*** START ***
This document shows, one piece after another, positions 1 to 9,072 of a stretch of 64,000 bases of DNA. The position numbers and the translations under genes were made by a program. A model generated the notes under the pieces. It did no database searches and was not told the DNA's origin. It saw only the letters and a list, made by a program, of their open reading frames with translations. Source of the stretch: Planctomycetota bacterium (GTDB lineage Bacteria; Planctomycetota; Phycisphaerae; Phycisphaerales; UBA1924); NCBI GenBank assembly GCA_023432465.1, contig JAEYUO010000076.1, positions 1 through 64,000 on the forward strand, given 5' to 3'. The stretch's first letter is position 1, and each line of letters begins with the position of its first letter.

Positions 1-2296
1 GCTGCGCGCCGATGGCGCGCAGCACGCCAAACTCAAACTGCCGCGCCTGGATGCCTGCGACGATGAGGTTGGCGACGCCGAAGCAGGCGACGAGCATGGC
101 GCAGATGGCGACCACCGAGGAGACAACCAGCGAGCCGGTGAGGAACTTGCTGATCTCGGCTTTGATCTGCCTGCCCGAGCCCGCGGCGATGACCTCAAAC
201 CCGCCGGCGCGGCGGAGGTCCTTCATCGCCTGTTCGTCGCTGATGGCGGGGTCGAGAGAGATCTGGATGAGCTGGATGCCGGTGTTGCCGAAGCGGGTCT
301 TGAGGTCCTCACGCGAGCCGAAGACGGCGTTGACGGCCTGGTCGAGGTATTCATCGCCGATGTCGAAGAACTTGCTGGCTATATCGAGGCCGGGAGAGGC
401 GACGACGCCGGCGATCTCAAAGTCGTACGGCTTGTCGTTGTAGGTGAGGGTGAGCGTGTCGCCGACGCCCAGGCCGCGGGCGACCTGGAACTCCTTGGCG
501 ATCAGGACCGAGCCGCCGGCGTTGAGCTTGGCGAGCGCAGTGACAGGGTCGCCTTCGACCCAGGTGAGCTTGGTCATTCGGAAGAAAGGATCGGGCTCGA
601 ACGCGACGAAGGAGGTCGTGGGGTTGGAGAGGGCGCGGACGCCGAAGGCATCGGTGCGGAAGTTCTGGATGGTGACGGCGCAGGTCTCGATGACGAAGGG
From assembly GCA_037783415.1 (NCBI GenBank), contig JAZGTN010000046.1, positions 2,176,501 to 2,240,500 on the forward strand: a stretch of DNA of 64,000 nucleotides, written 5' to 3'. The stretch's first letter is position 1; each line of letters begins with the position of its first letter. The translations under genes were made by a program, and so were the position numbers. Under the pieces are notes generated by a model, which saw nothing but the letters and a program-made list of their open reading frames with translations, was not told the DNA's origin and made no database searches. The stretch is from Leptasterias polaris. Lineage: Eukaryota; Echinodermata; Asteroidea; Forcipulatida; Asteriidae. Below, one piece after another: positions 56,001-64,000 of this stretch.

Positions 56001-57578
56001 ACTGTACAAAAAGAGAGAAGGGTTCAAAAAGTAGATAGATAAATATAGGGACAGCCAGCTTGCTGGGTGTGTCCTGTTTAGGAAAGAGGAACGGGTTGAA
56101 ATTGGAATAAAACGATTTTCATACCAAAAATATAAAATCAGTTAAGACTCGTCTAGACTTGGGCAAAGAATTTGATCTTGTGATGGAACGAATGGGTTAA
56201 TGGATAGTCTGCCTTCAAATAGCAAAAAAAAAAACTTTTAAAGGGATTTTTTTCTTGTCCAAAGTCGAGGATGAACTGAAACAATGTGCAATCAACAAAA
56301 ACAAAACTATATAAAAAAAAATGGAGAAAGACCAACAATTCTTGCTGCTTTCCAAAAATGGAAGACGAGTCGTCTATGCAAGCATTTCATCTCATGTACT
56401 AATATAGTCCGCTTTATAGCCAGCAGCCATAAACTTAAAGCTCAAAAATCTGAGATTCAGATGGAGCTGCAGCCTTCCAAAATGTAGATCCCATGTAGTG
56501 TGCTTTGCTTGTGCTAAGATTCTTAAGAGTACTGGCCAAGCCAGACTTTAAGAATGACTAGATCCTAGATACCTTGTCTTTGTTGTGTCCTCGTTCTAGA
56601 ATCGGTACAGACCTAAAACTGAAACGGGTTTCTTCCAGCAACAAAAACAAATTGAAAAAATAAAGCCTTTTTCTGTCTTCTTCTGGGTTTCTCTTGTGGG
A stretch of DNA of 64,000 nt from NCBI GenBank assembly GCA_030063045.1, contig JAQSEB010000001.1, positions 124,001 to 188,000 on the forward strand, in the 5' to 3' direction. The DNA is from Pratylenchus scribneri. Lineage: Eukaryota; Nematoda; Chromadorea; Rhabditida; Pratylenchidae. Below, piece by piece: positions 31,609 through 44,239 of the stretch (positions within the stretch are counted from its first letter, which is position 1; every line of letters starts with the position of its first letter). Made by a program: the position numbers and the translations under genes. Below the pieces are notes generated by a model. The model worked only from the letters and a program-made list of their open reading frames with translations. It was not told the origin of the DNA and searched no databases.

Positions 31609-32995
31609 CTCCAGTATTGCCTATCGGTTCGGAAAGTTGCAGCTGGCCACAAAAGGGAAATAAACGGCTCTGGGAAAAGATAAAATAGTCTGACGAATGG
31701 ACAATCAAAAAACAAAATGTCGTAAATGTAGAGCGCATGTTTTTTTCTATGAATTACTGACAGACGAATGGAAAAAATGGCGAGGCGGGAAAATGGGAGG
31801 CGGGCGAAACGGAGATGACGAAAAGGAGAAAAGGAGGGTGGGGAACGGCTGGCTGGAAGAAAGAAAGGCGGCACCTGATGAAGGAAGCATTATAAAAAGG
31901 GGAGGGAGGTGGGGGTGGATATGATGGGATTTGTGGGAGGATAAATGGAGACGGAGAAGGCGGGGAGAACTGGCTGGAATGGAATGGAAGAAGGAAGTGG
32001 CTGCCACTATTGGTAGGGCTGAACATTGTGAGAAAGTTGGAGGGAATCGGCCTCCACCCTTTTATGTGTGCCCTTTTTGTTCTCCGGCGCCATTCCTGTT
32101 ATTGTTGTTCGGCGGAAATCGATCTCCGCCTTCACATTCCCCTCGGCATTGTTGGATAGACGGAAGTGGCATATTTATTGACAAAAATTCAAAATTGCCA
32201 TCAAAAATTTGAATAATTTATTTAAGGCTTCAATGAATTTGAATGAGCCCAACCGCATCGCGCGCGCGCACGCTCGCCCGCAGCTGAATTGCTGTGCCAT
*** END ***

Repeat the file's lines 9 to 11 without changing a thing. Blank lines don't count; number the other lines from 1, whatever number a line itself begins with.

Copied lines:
601 ACGCGACGAAGGAGGTCGTGGGGTTGGAGAGGGCGCGGACGCCGAAGGCATCGGTGCGGAAGTTCTGGATGGTGACGGCGCAGGTCTCGATGACGAAGGG
From assembly GCA_037783415.1 (NCBI GenBank), contig JAZGTN010000046.1, positions 2,176,501 to 2,240,500 on the forward strand: a stretch of DNA of 64,000 nucleotides, written 5' to 3'. The stretch's first letter is position 1; each line of letters begins with the position of its first letter. The translations under genes were made by a program, and so were the position numbers. Under the pieces are notes generated by a model, which saw nothing but the letters and a program-made list of their open reading frames with translations, was not told the DNA's origin and made no database searches. The stretch is from Leptasterias polaris. Lineage: Eukaryota; Echinodermata; Asteroidea; Forcipulatida; Asteriidae. Below, one piece after another: positions 56,001-64,000 of this stretch.

Positions 56001-57578